HSBC Admonished For API Fails In The UK

January 20, 2023
HSBC has got into trouble with the Competition and Markets Authority for failures relating to the Retail Banking Order.

HSBC has got into trouble with the Competition and Markets Authority (CMA) for failures relating to the Retail Banking Order.

The UK’s competition watchdog has said that it found breaches of the Retail Banking Market Investigation Order 2017, confirming that the banking giant has now agreed to take action to “put things right for customers”.

The Retail Banking Order, which implements the reforms recommended by the CMA retail banking market investigation, was introduced to improve competition in the UK banking market.

According to the CMA, HSBC breached Part 2 of the Retail Banking Order, set out by the CMA by publishing inaccurate information, or not publishing the required information, through its Open Data APIs on more than 50 occasions.

The bank was made aware of its breaches in June 2022.

When approached by VIXIO, a spokesperson for HSBC said “we are sorry that some of our product information provided through our Read Only APIs did not fully reflect CMA requirements”.

“We notified the CMA as soon as we realised and have since taken steps to improve processes and to ensure up-to-date information is readily available through our Read Only APIs to avoid this happening in the future,” the spokesperson continued.

What happened?

A number of personal current accounts, business current accounts, and small and medium-sized enterprise lending products were affected, according to the CMA.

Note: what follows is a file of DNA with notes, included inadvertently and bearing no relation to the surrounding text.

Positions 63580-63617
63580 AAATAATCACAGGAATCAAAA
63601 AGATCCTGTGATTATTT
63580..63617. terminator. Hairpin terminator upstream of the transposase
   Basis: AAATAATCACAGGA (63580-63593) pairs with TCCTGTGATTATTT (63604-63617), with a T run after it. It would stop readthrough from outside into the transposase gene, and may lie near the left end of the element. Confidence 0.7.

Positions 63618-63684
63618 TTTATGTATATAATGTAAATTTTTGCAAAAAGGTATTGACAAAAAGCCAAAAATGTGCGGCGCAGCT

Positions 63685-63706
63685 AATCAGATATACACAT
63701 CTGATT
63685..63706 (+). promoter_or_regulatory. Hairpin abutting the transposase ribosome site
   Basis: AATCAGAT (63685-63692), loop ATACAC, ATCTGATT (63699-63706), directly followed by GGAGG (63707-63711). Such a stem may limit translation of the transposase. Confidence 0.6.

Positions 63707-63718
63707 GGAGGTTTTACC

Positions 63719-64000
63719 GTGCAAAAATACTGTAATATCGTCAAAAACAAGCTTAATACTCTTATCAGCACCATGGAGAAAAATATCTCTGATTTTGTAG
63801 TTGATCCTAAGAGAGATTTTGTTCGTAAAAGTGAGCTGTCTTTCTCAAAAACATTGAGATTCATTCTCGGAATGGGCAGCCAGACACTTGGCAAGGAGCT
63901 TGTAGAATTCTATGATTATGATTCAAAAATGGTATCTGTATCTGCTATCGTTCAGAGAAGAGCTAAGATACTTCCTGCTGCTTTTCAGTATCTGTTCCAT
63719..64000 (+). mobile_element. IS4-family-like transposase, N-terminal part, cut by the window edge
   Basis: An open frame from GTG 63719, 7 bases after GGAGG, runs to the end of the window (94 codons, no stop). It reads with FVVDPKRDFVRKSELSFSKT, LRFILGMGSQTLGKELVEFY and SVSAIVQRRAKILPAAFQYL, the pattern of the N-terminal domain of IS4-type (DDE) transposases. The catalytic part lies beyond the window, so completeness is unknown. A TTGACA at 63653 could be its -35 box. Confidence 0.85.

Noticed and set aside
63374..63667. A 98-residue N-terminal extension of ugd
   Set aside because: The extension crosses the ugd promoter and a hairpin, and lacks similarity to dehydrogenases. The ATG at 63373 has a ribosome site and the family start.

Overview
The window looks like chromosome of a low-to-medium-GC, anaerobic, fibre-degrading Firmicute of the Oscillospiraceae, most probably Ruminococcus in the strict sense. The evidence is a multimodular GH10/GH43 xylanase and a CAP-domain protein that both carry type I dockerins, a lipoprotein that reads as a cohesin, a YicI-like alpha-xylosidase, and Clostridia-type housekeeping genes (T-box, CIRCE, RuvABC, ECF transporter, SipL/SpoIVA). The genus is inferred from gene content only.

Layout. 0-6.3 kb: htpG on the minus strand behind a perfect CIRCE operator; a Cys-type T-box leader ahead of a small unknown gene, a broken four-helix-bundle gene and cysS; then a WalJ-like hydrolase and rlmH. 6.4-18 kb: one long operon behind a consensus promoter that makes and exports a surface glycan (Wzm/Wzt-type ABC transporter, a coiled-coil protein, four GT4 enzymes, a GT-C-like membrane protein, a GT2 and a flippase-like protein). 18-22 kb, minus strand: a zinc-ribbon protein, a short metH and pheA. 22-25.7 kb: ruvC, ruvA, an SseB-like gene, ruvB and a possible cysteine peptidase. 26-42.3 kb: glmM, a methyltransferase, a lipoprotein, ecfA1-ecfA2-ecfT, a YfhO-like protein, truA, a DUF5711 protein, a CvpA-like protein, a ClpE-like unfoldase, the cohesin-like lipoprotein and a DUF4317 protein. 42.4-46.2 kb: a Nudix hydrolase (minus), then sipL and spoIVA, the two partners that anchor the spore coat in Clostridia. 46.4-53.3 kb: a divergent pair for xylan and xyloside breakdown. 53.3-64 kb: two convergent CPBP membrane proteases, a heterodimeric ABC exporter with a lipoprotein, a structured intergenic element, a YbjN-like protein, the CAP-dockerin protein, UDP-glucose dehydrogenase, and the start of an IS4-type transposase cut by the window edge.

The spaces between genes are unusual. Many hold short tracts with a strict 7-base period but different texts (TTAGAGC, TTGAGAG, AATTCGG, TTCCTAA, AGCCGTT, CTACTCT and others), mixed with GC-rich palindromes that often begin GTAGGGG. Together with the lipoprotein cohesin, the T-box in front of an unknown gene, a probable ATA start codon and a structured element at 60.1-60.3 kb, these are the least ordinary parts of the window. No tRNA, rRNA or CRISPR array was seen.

The incorrect information related to fees, charges and rates, as well as to eligibility criteria, features and benefits of accounts and loans.

These failures varied in the length of time the information was incorrectly published, with the longest lasting from 2017 and only being remedied last year.

“The failure to make accurate, comprehensive and up to date product and reference information continuously available through Read-only Open Banking APIs, or failure to release required information at all, may result in consumers taking decisions that they would not have taken if they had access to the correct information,” the letter says, which has been signed by Dipesh Shah, the CMA’s director for remedies, business and financial analysis.

An example is that third parties can use information from Read-Only Open Banking APIs to compare banks’ accounts and loans.

If the information is not accurate, or is not released at all, customers can have an incorrect or incomplete understanding of the products available to them.

Putting things right

Shah notes that HSBC is taking “proactive steps”.

For example, it will more clearly define responsibility for completion and oversight of the information to be published through open banking. This is intended to reduce the risk of actions falling on individuals who then move on or are absent.

Meanwhile, the bank has committed to improving control processes to check information before it is made available through open banking, and to check published information for errors so that they can be identified quickly.

It will also deliver training and guidance notes on the requirements of Part 2 of the order, including through written reminders and enhanced user guides.

Going forward, the CMA has said that it will be monitoring HSBC’s compliance closely.

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